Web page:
I also replaced the front tinware that was rotten - supplied by Nick @ early 911 - all of the engine tinware ( and a few bits of the rear suspension ) then went off to be powder coated

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Untitled by alexb1969, on Flickr
One item that was looking pretty suspect on the main fuel system was the curved fuel rail supply hose - my car had the main hose across the top of the engine done as part of my purchase as it was perished but this little one looked 'iffy' and when I started googling part numbers all I found was pics of 911s on fire ! so i looked for a replacement - this hose came from a supplier in the Usa and is made of a higher grade rubber than the stock replacement

9512979685_15bb287486_z.jpg
Untitled by alexb1969, on Flickr

 

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Couple more pics -

 

Fan and ventilator after blasting - engine block cleaning started

 

 

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Untitled by alexb1969, on Flickr
I have also been refurbishing another set of Fuchs for my car - these were a scruffy set of 6 and 7s that I bought last year, I blasted and polished them before sending them down to Early 911 to have their rims machined and then re anodised - just got to detail them now
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Untitled by alexb1969, on Flickr
I have also had all the engine fasteners and fittings - injection rails etc re -plated in yellow passivate which now look like new, the injectors all went off to be serviced and have new seals and came back with a clean bill of health, Gearbox has had a damn good clean, new input shaft seal and new cross shaft and bearings.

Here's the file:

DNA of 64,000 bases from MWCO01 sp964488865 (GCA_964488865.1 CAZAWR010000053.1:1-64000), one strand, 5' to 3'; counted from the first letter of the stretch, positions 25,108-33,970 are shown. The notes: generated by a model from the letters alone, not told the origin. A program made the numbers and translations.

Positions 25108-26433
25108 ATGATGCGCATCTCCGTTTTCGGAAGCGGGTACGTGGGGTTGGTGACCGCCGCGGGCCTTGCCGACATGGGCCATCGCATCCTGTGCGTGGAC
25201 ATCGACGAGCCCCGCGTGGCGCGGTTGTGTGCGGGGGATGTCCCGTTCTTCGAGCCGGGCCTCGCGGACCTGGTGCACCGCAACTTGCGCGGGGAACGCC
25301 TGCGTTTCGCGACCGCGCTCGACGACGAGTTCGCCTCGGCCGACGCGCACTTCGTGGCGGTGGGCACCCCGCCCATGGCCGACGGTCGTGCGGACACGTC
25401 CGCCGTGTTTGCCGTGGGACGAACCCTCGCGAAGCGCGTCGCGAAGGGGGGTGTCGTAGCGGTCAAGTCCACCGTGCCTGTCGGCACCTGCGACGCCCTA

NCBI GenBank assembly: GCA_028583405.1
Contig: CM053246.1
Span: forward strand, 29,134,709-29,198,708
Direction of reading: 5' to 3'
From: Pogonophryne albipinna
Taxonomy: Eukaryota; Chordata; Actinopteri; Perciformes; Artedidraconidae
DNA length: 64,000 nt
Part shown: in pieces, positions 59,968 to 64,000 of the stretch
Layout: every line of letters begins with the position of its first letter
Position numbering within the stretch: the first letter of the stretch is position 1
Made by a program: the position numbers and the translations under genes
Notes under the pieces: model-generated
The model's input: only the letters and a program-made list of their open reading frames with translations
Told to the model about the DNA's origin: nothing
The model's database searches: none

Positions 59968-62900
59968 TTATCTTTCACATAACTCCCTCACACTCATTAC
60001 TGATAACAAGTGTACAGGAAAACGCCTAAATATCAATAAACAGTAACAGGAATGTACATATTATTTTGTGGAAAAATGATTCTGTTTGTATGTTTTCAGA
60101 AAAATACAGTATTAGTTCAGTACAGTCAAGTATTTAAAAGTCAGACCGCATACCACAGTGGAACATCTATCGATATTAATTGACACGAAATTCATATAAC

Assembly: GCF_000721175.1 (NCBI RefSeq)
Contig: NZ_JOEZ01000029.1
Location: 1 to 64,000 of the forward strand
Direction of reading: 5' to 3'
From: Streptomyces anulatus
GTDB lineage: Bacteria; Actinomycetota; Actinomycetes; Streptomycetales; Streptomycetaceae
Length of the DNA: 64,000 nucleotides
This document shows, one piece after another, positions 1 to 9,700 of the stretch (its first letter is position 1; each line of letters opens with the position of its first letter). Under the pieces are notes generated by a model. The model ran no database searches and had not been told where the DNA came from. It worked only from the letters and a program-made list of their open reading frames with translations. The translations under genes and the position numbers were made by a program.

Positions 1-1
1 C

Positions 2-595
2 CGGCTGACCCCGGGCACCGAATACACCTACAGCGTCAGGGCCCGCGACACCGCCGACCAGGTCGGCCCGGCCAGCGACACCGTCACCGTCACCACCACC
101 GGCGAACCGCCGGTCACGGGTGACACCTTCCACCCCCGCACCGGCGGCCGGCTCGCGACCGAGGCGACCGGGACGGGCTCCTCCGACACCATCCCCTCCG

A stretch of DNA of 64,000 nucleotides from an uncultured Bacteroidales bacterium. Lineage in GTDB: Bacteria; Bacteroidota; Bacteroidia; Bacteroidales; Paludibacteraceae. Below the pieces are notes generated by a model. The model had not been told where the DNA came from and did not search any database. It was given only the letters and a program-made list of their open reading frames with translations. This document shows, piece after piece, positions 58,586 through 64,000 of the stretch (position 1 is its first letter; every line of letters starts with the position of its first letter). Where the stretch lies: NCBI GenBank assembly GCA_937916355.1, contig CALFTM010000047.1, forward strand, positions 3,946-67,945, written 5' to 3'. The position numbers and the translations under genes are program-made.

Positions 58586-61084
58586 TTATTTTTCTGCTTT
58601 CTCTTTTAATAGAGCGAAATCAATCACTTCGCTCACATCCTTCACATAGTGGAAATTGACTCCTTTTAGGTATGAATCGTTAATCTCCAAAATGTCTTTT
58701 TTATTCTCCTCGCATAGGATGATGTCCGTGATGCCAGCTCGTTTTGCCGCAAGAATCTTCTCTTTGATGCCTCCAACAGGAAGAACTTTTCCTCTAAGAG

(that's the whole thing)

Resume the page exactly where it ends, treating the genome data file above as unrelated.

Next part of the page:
I now have a stack of new parts ready to fit so can commence the re build and re fit when I return home from holiday :D
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  • 3 weeks later...

Well - back from Holiday, Detailed my Fuchs, waited a week for them to fully harden then got my new set of Toyos fitted

 

 

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Untitled by alexb1969, on Flickr
Moved on to getting the engine block cleaned down and ready to service valve clearances and build back up
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Untitled by alexb1969, on Flickr
Did a leak down test on the engine whilst checking it over - 10-15 % on most cylinders but unfortunately 20plus % on no 5 - you could feel the air blowing out of the exhaust port - tried turning the engine over and back to tdc on 5 again but it just wouldnt seal - plus all the exhaust ports except 5 were a nice even grey - 5 was black and oily so something was up - decided that it was time to pull the top end off !
Been looking at the top end kit from type 911 - the kit comes with endless replacement timing chains - how are these fitted without splitting the case ?